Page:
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## Typical value of totient function

Can anyone tell me what the expected value of Euler's totient function φ$(n)$ is (roughly) if you choose a random integer $n$ in the range $[N,N+M]$, where $M$ is large and $N$ is larger than $M$? (I think of $M$ as being $cN$ for some small constant $c$, which, if one wanted an answer accurate to $1+o(1)$, would in reality be a slowly decreasing function of $N$.)

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 IIRC Hardy and Wright says a lot about average values of arithmetic functions such as as phi. (there's a chapter or two on it). – Kevin Buzzard Nov 28 2009 at 11:59

Let me also mention the following: You can adapt Schoenberg's result to prove that 1/M * {N <= n <= N + M : phi(n) / n <= t} --> F(t) uniformly in t, where F is a distribution function. The proof goes by computing the moments sum((phi(n)/n)^k , N <= n <= N + M). You can probably get a O(loglog N / log N) rate of convergence (as was done by Levin ... if I recall correctly).

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 + If this is of interest the distribution function F(t) decays doubly exponentially at 0, that is F(1/t) << exp(-C*exp(t)) for some constant C. This was investigated by Erdos and more recently Weingartner (mrlonline.org/proc/2007-135-09/…). Asymptotics for 1 - F(t) when t is close to 1 where studied by Tenenbaum and Toulmonde (a reference is in the paper above). In this case the asymptotic behaviour is more tame. There should be no problem adapting all these results to the case of the interval [N; N + M] with M as you described... – mrm Nov 29 2009 at 17:59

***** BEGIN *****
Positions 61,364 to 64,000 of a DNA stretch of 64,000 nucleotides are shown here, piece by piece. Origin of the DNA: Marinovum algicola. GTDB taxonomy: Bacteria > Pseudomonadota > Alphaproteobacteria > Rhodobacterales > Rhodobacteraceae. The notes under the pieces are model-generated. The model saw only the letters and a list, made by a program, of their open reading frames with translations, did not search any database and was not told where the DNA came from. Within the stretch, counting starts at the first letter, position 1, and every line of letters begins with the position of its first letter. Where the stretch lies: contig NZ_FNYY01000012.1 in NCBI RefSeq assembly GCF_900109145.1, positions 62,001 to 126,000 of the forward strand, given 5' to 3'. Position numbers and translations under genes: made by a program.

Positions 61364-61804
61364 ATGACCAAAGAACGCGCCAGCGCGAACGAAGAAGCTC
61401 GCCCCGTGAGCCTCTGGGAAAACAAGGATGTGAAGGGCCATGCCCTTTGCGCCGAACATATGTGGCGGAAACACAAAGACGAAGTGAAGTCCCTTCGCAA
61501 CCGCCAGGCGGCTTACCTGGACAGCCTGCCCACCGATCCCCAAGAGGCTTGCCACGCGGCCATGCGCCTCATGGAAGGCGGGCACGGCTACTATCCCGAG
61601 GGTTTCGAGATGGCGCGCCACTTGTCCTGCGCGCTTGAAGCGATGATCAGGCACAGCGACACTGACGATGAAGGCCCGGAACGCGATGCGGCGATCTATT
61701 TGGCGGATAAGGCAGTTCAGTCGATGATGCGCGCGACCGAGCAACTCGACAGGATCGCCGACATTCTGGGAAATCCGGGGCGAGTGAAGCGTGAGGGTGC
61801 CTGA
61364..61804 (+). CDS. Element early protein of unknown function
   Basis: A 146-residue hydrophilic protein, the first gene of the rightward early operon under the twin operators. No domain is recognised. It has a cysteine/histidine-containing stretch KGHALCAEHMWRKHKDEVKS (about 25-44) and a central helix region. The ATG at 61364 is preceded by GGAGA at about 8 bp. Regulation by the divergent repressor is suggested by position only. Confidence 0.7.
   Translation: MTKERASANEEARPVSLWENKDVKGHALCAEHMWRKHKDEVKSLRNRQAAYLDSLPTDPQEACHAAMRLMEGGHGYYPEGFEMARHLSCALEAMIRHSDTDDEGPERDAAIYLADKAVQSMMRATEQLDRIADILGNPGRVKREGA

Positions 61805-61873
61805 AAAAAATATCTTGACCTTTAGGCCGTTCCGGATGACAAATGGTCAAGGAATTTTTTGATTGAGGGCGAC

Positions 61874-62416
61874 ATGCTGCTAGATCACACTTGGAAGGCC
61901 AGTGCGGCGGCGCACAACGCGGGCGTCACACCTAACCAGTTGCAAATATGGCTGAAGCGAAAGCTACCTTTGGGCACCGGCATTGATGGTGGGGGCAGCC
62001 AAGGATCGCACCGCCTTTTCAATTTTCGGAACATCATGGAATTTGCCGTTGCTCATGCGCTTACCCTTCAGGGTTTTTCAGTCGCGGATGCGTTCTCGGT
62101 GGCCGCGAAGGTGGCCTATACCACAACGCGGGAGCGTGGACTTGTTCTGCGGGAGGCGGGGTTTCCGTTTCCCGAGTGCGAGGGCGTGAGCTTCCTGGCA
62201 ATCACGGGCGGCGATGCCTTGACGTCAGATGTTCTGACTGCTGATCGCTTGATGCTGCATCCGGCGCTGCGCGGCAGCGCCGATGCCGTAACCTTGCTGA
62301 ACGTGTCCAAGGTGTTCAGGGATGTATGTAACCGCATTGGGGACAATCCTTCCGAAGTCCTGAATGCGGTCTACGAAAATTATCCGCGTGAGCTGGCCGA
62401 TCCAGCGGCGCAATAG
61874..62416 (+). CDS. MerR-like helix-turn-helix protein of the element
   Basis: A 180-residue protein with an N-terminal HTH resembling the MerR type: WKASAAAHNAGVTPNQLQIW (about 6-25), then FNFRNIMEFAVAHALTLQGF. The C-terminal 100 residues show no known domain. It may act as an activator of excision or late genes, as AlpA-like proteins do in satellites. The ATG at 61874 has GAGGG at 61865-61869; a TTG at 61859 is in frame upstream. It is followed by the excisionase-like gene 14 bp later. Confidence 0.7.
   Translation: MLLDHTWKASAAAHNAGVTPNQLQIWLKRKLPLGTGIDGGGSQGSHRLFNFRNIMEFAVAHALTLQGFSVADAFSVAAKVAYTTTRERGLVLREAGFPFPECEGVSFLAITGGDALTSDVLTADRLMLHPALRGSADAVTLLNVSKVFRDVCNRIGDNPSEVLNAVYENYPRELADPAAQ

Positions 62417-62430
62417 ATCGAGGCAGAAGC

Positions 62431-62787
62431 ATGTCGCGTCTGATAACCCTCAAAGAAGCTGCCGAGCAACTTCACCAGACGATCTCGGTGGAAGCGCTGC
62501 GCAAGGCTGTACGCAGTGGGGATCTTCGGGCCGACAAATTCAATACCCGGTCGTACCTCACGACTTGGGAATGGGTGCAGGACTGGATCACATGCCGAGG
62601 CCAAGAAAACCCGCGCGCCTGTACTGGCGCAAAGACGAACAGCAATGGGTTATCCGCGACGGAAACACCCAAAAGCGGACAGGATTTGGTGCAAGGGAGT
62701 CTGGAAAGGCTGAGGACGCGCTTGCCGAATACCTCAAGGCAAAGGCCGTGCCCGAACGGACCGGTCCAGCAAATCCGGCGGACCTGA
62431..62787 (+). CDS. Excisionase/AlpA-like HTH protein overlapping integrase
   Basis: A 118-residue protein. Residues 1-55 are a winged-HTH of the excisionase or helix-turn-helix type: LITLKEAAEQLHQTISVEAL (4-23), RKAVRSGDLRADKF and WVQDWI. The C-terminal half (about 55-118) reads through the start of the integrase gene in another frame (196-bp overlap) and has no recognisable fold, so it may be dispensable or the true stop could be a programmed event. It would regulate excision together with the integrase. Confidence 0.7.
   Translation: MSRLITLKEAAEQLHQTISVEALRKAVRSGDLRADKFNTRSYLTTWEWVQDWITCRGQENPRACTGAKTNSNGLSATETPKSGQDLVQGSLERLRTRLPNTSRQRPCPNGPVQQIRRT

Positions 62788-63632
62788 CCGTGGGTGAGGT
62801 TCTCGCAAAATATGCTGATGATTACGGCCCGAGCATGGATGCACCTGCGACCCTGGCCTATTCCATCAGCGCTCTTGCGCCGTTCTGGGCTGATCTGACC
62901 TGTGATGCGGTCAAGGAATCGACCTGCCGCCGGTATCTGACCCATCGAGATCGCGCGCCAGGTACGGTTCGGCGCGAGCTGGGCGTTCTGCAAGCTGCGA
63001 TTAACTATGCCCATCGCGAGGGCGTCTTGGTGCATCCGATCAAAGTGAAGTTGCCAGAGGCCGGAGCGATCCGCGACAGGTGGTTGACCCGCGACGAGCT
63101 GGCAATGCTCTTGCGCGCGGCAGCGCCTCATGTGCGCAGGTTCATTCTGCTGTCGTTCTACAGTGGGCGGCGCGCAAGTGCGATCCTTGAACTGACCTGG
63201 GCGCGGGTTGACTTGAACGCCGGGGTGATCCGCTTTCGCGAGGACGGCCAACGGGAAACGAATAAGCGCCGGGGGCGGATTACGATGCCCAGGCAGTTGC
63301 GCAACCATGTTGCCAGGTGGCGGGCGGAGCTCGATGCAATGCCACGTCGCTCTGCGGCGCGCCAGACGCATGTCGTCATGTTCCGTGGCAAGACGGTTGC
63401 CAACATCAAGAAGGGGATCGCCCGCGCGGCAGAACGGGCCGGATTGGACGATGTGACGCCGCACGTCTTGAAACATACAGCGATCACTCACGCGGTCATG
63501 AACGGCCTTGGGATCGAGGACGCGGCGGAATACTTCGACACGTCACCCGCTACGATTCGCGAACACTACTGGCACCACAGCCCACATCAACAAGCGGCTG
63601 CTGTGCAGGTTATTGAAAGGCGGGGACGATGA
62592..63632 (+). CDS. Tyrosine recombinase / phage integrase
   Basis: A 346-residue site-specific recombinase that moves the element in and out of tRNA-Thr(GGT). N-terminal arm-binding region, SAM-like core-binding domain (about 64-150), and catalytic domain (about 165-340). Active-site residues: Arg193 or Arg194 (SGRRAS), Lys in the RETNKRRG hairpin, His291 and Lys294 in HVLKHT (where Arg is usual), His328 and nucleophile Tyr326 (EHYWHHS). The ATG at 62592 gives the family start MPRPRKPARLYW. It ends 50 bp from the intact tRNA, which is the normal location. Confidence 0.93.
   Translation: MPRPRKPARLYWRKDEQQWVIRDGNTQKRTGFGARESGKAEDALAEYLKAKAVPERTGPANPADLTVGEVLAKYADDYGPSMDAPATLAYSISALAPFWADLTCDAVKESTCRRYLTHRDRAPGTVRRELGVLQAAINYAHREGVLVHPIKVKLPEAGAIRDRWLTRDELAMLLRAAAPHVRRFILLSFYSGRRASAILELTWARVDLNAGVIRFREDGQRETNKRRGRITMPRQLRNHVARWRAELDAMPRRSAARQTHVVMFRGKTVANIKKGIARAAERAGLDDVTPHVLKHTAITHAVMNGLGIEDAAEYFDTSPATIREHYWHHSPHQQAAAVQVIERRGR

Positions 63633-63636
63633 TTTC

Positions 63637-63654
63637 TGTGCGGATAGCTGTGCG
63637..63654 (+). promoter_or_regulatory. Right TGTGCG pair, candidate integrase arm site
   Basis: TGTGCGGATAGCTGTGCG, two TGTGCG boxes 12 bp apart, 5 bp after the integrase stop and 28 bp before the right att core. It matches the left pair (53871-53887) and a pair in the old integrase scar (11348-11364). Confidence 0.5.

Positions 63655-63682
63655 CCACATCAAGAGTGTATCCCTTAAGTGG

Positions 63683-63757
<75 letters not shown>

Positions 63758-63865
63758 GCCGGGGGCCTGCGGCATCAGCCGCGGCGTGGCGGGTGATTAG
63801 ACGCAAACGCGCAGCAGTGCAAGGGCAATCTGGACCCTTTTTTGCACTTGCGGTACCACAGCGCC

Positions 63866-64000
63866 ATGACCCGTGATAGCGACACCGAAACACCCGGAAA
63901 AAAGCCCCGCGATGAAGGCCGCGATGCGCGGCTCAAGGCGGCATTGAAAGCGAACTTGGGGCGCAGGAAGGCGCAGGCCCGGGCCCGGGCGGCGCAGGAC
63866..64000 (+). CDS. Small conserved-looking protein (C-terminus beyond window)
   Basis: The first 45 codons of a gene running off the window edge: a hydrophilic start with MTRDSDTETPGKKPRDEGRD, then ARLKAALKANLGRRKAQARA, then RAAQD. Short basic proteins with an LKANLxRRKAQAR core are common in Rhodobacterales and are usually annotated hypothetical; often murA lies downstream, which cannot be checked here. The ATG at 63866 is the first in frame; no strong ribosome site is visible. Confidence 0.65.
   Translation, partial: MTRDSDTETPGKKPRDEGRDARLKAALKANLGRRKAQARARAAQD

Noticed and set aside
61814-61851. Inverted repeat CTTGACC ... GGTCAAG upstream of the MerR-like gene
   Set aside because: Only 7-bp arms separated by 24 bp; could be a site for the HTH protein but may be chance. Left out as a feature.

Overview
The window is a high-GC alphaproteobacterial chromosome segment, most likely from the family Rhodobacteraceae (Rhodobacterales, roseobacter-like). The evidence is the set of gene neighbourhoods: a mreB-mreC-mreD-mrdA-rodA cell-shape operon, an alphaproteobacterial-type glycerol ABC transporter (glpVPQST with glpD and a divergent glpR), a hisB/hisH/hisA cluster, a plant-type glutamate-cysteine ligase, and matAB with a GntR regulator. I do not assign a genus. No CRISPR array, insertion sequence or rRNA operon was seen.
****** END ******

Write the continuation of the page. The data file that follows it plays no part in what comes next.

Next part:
I've just realized I was being a little bit slow. I had already found on the internet that $n^{-2}\sum_{k=1}^nφ(k)$ is roughly $3/π^2$ and stupidly didn't notice that I could "differentiate" this to get exactly what I want. That is, $\sum_1^N φ(k)$ is about $3N^2/π^2$, so the difference between the sum to $N+M$ and the sum to $N$ is around $6NM/π^2$, from which it follows that the average value near $N$ is around $6N/π^2$, which is entirely consistent with the well-known fact that the probability that two random integers are coprime is $6/π^2$.

I'm adding this paragraph after Greg's comment. To argue that the probability that two random integers are coprime, you observe that the probability that they do not have p as a common factor is (1-1/p^2). If you take the product of that over all p then you've got the reciprocal of the Euler product formula for ζ(2), or 1^{-2}+2^{-2}+... = π^2/6. It's not that hard to turn these formal arguments into a rigorous proof, since everything converges nicely.

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It isn't difficult to argue $6N/\pi^2$ directly either. You should accept your own answer! You get a badge for that. – Greg Kuperberg Nov 28 2009 at 16:15